Wednesday, November 24, 2010

Apple Dumplings

The apple dumpling tradition continues. This year of course we couldn't do it on Thanksgiving because I'll be home! So we invited a bunch of friends over for the Sunday before. There are so many more people in town the Sunday before Thanksgiving versus Thanksgiving day!

I think we fed 12 or 13 people. I made a double batch of dumplings, and still several of us only had halves.

There always has to be a glitch though, right? So last year it was cooking the sugar sauce till it was like toffee or hard caramel and then apples were a bit dry. This year I did the sauce right, but the oven decided to heat unevenly. And I mean really unevenly. After about 45-50 minutes of cooking I was checking an apple on the far right of the pan and it still felt hard, like hardly cooked. So I kept cooking, and cooking, and checking. Apples still hard. But for some reason I never looked over at the apples on the left side of the pan (a mere 8 inches away) until I realized they practically melted they were so cooked! And even though they'd turned to applesauce, the apples on the other side of the pan were still tough! So weird.

So for the next batch I turned the pan around three times while cooking and it worked like a charm.

Our friends came out, braving treacherous icy roads, and brought hot cider, banana bread, waffles, raspberries & blueberries with whipped cream, crustless quiche, and bacon. One of our friends brought over a new box of Yorkshire God tea. My hero!! We never buy the Gold because it's more expensive. And it's so darn good, we can't get used to drinking that and then go back to the regular. =) So I made pot after pot after pot of tea.

And of course we used Jeremy's great grandmother's china again. We ran out of chairs in the end and it was pretty packed with all of us in that kitchen.

My grandparents did up their will before my grandma died 9 years ago. I'm going to get their dining room table some day complete with leaves for extending the table and 8 chairs! It will be such a moment when all our friends gather around my grandparent's table and use Jeremy's family's china and my mom's recipe for apple dumplings.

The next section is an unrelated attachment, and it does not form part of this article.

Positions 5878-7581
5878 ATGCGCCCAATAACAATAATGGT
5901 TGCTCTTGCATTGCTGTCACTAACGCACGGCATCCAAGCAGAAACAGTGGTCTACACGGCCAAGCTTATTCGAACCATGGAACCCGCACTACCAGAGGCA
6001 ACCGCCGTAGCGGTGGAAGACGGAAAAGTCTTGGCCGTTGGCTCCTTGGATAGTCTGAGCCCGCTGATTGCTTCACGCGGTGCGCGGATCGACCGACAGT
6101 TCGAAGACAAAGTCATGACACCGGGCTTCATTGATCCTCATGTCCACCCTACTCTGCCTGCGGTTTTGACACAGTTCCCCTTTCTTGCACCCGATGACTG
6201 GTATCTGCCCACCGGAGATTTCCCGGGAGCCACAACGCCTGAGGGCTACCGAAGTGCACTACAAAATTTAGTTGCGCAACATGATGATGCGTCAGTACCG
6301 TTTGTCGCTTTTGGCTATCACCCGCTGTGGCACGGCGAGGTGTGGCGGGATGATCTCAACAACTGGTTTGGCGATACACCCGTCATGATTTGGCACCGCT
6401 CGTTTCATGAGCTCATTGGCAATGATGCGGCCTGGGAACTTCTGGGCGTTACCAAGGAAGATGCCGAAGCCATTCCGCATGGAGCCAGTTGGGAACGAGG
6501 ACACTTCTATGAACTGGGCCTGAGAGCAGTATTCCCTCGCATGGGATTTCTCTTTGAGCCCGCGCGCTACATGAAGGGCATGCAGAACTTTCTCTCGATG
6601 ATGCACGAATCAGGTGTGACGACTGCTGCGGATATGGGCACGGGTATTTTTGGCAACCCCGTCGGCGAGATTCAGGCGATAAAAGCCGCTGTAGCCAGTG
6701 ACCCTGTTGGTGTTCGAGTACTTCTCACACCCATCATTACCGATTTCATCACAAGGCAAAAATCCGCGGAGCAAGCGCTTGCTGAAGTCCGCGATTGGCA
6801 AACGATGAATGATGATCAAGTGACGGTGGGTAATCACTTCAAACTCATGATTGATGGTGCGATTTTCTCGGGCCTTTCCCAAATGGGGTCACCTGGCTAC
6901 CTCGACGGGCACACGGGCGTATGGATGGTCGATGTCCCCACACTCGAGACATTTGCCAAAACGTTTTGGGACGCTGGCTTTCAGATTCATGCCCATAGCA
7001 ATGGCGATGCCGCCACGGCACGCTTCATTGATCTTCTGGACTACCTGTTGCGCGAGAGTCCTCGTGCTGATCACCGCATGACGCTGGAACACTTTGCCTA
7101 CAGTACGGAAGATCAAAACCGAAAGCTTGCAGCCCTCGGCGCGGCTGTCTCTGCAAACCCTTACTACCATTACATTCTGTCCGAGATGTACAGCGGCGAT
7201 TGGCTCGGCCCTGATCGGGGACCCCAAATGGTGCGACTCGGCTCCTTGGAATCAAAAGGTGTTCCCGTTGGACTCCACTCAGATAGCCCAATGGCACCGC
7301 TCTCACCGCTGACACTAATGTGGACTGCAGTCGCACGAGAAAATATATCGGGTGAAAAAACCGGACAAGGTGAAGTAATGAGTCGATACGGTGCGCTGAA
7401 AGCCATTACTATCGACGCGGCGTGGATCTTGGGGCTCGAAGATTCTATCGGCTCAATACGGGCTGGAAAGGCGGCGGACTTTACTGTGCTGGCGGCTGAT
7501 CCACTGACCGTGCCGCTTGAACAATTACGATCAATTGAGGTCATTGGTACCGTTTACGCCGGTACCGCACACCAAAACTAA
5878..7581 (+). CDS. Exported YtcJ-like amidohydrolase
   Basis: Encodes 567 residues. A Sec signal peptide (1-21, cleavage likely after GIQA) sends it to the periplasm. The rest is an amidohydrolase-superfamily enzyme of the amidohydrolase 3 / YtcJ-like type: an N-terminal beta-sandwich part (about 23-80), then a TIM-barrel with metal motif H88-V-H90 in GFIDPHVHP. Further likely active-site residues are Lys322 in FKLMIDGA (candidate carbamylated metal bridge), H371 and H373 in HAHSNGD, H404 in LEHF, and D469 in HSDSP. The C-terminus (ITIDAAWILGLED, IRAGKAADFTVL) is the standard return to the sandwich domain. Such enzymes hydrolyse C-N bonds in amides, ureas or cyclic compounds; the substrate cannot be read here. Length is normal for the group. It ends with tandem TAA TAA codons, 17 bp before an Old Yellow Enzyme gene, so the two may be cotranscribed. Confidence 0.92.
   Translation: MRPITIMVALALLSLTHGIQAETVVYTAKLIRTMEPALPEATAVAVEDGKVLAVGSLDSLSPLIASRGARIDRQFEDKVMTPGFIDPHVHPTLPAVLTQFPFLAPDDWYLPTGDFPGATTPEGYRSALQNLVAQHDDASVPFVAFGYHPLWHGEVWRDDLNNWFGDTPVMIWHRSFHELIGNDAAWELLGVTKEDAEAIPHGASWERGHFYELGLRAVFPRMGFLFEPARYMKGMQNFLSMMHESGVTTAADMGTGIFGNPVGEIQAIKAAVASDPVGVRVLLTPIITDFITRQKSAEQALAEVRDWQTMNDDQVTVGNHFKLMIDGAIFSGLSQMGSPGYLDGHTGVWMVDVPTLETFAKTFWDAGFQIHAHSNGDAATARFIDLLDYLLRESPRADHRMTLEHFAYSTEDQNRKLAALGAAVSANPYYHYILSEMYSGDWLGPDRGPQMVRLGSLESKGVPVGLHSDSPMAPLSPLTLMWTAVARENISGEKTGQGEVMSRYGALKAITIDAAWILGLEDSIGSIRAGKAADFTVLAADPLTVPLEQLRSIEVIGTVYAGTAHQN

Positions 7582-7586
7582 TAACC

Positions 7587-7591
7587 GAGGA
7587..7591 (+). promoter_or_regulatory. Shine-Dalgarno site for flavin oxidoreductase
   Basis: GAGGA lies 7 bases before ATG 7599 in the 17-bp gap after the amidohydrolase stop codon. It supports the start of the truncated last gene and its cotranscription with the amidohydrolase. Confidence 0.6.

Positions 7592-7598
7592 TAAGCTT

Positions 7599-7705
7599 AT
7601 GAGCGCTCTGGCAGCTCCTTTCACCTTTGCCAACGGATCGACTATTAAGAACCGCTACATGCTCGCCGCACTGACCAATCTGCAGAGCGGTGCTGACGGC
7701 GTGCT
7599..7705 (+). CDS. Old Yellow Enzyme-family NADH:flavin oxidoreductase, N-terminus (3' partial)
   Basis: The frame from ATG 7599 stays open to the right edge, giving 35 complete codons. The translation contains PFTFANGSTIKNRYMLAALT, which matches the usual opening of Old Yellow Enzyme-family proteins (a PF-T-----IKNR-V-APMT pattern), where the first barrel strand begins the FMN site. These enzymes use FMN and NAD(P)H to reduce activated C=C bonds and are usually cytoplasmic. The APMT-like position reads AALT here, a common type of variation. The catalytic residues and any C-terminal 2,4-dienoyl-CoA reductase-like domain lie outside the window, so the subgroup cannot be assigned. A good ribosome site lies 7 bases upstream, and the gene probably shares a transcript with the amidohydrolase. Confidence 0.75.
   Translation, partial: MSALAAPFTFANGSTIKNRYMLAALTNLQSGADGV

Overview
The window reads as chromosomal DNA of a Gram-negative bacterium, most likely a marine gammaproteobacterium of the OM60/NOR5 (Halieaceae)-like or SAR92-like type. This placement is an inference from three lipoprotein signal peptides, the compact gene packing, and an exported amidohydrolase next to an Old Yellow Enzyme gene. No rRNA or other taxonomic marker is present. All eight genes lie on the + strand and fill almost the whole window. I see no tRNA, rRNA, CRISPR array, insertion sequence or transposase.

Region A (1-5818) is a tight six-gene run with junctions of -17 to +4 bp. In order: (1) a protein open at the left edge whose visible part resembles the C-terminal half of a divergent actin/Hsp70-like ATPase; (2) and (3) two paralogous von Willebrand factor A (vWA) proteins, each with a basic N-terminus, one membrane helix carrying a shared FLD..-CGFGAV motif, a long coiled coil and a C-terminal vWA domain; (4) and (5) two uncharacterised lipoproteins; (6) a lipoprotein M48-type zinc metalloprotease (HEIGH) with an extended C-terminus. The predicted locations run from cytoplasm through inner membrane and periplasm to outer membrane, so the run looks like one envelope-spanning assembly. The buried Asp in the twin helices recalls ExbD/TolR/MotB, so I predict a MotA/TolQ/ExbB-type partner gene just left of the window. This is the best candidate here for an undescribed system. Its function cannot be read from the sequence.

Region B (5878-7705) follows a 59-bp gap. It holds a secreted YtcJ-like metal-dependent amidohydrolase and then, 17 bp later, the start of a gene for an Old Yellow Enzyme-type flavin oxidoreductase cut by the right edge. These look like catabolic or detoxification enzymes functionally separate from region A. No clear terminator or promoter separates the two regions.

(Of course it will also mean that my grandpa has passed which will be very sad. =( )

Anyway, here is the recipe which I didn't share last year.

Mom's Apple Dumplings

Preheat oven to 375 degrees.

In a saucepan, combine 2 cups water, 2 cups sugar, 1/4 teaspoon cinnamon, 1/4 teaspoon nutmeg. Bring to a full boil, occasionally stirring. Set aside. (Which means turn the heat off!)

If you're sharing this task with someone else, they can peel and core 6 apples. Dip them in lemon-water or vinegar-water which keeps them from browning.

Combine 3 cups flour, 3 teaspoons baking powder, and 1 teaspoon salt in a bowl. Cut in 1 cup of shortening (butter, Crisco, etc) until coarse crumbs form. Sprinkle mixture with milk while tossing with a fork, adding enough milk until soft dough forms. (This will be between 2/3 to 1 cup of milk.)

Shape the dough into a log and cut into 8 equal pieces. (The extra pieces are for decoration.)

Roll out each piece on a floured surface – round shape is ok. Place an apple in the center of each pastry piece and you can put a littl butter in the hollowed out apple. You can put some brown sugar and cinnamon mix in the core, but you don't have to. Mold the pastry around the apple – press edges to seal. Repeat with rest of apples.

Place in ungreased pan – one big enough to fit the apples so that they don't touch each other, and deep enough so that when the sauce bubbles up it won't overflow. At this point, you can whip up a bit of egg white and brush dumplings with this. Roll out the rest of the dough and cut out some leaves, make veins with tip of knife, tip one end in the egg white and then press onto top of dumpling.
We usually do 3 leaves to an apple. You could have someone else cutting out the leaves and getting those ready while you form the pastry around the apples. When all pastry has been brushed with egg white, (and sprinkled with a bit of sugar if you want – not too much), pour the sauce around the dumplings and bake at 375 degrees for 40 – 50 minutes, until the apples are tender and the pastry is brown. If the apples are not done yet and the pastry is getting too brown, cover with a piece of foil.

Don't those just look good enough to eat!!

We usually roll up some dough for a stem in the apple, which I didn't do in this last batch. And, I've always cut out bit leaf shapes and cut in the 'veins' like my mom's directions say; but this year I used a tiny cookie cutter Jeremy got for me of an oak leaf. Took way less time!

Can't wait to have these again on Thanksgiving morning! =)

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